The Russell Wilson trade stacks up as one of the Worst All Time, and Denver Broncos fans(they are sick) may never recover from this big hit

The final cost of the Russell Wilson trade will make Broncos fans sick
from Michael Gallagher, with YardBarker.com/www.yardbarker.com

The NFL’s worst-kept secret was finally confirmed on Monday when the Denver Broncos informed quarterback Russell Wilson that he would be released once the new NFL year begins on March 13.

With both parties moving on, the final tally of the Wilson-to-Denver deal may haunt Broncos fans for quite a while.

Denver traded the No. 9, 40 and 145 overall picks in the 2022 draft, the No. 5 and 37 overall picks in the 2023 draft, tight end Noah Fant, defensive tackle Shelby Harris and quarterback Drew Lock to Seattle for Wilson — a deal that also cost the Broncos $124.02M (Wilson’s salary from 2022 and 2023) plus $85M in dead cap to get rid of him.

With the picks the Seahawks acquired from Denver, they drafted Pro Bowl cornerback Devon Witherspoon (57.4 completion percentage allowed, 10 pass break-ups, one interception in 2023), edge-rusher Boye Mafe (58 pressures, 42 hurries, nine sacks in 2023), offensive tackle Charles Cross (31 starts, 1,980 snaps at left tackle) and linebackers Derick Hall and Tyreke Smith (now on the Cardinals).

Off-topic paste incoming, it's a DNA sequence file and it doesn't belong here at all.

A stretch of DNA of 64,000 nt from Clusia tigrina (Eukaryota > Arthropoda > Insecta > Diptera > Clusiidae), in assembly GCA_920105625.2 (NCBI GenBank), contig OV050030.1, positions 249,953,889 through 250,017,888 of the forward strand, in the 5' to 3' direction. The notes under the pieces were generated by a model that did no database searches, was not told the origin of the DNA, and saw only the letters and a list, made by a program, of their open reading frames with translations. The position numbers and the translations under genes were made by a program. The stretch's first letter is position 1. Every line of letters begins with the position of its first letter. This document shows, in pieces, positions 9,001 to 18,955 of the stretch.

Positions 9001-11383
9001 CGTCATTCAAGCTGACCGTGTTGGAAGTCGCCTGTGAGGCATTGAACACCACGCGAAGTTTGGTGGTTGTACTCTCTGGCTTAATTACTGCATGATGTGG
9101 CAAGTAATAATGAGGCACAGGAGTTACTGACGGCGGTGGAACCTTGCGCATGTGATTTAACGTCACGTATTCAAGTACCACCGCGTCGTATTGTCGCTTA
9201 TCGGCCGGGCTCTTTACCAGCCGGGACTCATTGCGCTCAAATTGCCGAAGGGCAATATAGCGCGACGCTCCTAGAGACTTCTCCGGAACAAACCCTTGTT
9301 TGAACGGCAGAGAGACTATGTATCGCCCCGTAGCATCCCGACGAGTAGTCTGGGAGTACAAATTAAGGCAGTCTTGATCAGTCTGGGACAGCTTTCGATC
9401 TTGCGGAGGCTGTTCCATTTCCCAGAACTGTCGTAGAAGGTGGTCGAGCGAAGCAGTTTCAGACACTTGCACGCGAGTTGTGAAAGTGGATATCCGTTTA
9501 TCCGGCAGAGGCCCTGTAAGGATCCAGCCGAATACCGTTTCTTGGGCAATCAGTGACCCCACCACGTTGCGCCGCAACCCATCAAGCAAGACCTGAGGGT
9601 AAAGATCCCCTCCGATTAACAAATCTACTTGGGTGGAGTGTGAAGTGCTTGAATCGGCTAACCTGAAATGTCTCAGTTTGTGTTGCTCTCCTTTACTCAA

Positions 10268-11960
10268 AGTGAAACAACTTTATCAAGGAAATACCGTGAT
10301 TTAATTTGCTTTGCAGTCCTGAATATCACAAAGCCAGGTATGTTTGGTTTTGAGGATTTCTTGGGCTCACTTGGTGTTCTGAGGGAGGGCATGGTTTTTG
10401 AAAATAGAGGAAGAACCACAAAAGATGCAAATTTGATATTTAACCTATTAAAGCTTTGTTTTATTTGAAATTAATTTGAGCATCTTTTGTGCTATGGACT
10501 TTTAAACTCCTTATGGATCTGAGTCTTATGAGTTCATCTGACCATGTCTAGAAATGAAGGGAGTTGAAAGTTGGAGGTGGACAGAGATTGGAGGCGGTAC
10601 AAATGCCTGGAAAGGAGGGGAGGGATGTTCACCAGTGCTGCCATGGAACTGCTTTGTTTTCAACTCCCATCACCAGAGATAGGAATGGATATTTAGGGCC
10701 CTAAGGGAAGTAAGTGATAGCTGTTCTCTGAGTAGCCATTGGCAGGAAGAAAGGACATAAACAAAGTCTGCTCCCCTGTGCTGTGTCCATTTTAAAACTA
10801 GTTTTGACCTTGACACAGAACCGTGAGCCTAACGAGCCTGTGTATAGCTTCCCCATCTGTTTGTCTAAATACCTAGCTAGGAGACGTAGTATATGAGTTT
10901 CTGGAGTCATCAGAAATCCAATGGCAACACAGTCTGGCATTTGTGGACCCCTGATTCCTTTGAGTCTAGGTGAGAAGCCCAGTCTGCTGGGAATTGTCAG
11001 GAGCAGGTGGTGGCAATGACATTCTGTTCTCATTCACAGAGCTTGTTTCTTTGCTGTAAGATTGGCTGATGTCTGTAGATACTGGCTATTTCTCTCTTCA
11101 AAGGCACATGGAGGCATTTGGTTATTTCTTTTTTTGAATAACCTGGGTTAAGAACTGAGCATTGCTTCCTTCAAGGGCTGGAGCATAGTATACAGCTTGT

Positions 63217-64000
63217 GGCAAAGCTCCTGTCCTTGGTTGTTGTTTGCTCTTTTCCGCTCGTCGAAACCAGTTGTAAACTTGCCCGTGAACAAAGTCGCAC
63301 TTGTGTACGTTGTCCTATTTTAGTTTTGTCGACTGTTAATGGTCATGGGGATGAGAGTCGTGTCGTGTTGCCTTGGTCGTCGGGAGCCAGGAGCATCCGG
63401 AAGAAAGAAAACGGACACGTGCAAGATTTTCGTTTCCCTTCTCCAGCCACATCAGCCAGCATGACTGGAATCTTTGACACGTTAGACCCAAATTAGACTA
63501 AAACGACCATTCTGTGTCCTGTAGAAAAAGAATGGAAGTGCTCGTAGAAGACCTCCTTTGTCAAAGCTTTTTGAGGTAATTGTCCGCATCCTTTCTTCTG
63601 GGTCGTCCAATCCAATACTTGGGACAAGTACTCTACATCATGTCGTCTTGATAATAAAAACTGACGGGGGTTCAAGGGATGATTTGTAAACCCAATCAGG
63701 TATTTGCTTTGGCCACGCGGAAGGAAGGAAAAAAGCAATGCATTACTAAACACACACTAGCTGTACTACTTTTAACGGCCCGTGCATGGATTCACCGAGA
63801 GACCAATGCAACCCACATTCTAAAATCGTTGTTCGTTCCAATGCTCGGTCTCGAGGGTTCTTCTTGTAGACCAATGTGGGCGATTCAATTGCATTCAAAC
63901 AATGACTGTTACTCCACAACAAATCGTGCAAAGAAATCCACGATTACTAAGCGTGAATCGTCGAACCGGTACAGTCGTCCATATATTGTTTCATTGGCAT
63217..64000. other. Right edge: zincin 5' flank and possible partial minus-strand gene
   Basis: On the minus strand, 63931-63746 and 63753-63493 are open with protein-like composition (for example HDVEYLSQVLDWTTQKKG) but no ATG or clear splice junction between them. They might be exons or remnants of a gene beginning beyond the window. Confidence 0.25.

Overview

The Broncos missed out on plenty of talented players in the 2022 draft including receivers Garrett Wilson and Chris Olave, safety Kyle Hamilton, cornerback Trent McDuffie, offensive tackle Tyler Smith, edge-rusher Jermaine Johnson (all Round 1) plus running backs Kenneth Walker and James Cook, cornerback Alontae Taylor, safety Jaquan Brisker and receiver George Pickens.

Denver also missed out on plenty of talent in the 2023 draft as well, including several players that would fill areas of need for the team now like QB Will Levis, RB Bijan Robinson, DT Jalen Carter, OTs Paris Johnson and Broderick Jones, CB Christian Gonzalez and TE Dalton Kincaid.

While not an ideal situation, the Broncos did free up a roster spot for them to pursue a new QB for head coach Sean Payton to build around, and it removes the distraction of having Wilson ride the bench while collecting a hefty paycheck.

Because of the league’s unprecedented $255.4M salary cap in 2024, cutting ties with Wilson became easier for the Broncos to wrap their minds around.

Instead of trying absorb all of Wilson’s $85M in dead cap this season, Denver will likely eat $35.4M of it in 2024 (the salary it would be paying Wilson anyway if he were playing) and push $49.6M to 2025.